A few weeks back I was in Colorado looking up at the night sky. Far away from the light pollution of big cities the stars were strong and bright and there were so very many of them. I’d been chatting with the new acquaintances I’d made on my trip, but eventually we quieted and just looked up. One of our number was Navajo and he told us about how the Navajo view the sky. Where Cassiopeia sits, they they see a woman lying down. Across from her, in the area of the big dipper, a man lies down. Between them is the north star, which is part of a constellation called Northern Fire, and which depicts the hearth around which the two figures lay. Together they represent a family; the mother and the father of the home. As the year goes by the figures move around the hearth, circling it.
I don’t generally stargaze, so I’ve never thought about the different stories the sky might tell to different cultures. There are, of course, many Native American tribes with many different stories and world views, but there do seem to be similarities that run through many of them. I won’t claim authority, but my understanding is that it is a far less linear narrative than the western view. The lines between spaces – such as ceremonial or domestic, spiritual or secular, or earth or sky – are less defined. Time does not go in a line with the past behind and the future ahead. Instead it is circular so that everything cycles back – like the mother and father in the sky.
This perspective makes its way into many aspect of native cultures including storytelling. In my constant quest to widen my reading to include cultures, experiences and voices different from my own, I have put a bunch of native authors on my list. November is Native American Heritage Month, so it’s a great time to try out a new author with a new perspective. Google “native american authors” and you’ll find lists and more lists of book recommendations and author bios to choose from. Here’s three lists that offer a wide range of stories and styles.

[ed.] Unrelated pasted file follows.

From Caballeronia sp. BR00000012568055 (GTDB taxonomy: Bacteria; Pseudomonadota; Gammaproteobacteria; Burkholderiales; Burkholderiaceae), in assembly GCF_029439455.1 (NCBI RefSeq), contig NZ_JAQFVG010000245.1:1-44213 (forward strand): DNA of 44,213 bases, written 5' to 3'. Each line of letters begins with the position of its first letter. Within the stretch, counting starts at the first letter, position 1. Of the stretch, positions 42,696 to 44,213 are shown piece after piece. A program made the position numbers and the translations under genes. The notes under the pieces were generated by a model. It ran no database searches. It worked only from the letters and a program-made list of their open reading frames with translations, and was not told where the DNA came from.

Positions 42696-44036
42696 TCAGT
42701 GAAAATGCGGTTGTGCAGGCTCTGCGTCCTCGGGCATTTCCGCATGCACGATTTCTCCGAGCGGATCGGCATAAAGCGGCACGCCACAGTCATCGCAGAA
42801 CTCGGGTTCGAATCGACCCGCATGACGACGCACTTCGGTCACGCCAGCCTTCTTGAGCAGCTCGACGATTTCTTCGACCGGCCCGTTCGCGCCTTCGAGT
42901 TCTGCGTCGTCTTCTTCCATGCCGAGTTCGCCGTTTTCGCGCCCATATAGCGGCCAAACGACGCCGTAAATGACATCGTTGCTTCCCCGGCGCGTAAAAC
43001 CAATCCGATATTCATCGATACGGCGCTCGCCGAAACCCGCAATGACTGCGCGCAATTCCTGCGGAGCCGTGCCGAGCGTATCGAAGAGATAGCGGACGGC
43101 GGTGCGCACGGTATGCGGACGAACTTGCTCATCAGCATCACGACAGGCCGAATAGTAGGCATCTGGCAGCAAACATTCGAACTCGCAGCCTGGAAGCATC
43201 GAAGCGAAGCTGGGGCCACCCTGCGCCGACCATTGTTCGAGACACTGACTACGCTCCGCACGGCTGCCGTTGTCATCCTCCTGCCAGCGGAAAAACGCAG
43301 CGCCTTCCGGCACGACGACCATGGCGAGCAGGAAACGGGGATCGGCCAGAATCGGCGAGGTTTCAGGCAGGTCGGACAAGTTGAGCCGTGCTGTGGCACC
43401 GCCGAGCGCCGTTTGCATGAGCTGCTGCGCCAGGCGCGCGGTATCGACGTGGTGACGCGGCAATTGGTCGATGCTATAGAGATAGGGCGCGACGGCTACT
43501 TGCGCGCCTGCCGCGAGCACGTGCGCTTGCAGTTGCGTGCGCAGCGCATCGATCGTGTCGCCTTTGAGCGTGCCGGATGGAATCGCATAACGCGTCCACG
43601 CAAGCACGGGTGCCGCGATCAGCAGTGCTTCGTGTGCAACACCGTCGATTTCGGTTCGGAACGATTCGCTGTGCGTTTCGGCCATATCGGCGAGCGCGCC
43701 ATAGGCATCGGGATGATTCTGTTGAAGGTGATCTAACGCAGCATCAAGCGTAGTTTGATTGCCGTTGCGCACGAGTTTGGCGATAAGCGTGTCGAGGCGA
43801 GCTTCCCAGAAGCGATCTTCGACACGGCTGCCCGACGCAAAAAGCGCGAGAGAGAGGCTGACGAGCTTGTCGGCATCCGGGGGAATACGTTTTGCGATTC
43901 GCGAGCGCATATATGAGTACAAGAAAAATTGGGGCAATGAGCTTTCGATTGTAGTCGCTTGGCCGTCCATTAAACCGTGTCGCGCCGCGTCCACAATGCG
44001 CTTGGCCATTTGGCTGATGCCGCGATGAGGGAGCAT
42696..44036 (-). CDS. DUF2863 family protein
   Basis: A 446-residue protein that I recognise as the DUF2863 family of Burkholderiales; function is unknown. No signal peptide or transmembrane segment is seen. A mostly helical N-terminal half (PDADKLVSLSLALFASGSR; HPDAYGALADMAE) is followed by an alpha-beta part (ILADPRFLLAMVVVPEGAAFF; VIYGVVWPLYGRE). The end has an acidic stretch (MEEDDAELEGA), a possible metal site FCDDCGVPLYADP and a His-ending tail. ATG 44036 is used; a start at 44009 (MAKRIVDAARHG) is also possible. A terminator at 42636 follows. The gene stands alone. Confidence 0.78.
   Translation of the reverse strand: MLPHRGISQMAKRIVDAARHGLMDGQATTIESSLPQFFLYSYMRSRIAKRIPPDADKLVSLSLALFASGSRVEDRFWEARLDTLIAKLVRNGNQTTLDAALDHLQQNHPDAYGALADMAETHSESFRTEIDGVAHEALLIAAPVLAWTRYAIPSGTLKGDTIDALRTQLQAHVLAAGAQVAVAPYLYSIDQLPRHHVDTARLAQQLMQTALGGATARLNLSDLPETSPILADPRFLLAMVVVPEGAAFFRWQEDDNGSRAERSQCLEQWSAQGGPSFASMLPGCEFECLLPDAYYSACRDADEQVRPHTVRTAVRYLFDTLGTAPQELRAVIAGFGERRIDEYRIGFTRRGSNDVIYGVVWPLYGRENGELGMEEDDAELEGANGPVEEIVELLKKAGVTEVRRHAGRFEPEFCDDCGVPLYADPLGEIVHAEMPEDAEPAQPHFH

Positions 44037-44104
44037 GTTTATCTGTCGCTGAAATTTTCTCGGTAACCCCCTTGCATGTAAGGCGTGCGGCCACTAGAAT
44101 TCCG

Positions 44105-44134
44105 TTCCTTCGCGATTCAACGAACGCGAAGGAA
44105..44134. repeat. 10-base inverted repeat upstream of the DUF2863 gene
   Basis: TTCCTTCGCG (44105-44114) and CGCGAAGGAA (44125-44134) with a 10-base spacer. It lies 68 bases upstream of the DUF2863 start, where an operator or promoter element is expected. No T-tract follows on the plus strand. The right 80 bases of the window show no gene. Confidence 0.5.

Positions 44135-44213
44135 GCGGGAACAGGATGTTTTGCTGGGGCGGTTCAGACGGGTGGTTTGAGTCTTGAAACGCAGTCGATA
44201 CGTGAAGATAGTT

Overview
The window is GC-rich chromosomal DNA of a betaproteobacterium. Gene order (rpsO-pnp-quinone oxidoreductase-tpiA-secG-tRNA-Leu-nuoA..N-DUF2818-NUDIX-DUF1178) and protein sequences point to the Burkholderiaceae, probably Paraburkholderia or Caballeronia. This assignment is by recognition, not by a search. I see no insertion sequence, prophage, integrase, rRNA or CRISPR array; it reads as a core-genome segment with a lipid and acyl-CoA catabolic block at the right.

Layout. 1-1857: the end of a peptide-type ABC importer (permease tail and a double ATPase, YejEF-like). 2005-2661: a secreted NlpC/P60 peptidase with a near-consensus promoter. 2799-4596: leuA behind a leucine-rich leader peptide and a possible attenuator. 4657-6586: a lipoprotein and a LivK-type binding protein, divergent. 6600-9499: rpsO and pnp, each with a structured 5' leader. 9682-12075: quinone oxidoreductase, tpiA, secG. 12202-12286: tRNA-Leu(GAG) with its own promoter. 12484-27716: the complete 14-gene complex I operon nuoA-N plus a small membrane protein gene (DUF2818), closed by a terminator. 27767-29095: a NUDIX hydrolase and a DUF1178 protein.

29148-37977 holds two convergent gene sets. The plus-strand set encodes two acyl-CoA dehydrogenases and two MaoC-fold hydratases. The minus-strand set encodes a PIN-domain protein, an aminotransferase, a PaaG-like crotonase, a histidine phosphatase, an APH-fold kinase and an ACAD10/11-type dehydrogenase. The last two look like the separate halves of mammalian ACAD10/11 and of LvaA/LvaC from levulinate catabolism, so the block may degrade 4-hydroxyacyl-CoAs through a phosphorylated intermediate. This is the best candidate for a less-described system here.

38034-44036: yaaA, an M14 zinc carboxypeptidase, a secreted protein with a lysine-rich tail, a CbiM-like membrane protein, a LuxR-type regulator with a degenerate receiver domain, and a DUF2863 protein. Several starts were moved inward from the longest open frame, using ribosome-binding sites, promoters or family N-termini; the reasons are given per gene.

20 Native American Authors You Need to Read
Decolonize Your Bookshelf With These Books by Native American Writers
Love this, well said. In Western New York there’s a local amateur historian named Mason Winfield who has written a lot of books related to local supernatural lore but he is not a charlatan; he does excellent historical research. I’ve bought his books for friends and a historian who have no interest ion the supernatural, and they found them well-grounded and well-researched.In any event, Winfield has several long-standing friendships on local Seneca reservations and collaborated to write a book on the Iroquois supernatural realm — how they saw the supernatural world and how it (in their eyes) interacted with the “natural” world. (https://www.amazon.com/Iroquois-Supernatural-Talking-Animals-Medicine-ebook/dp/B005IQ697O/ref=sr_1_6?keywords=iroquois&qid=1572914781&s=books&sr=1-6). I’ve picked up another book but haven’t had the chance to get to it yet, but in the early 20th century Lakota woman, Zitkala-Sa, who was seriously talented and scary smart — in a world that completely did not appreciate women with brains. She was one of those people who excelled at everything she touched. Well, luckily she (among other things) liked to write, and wrote a couple books. The one I have is the most popular, “Old Indian Legends,” but there are others out there. Tell us what you read and what you think of it!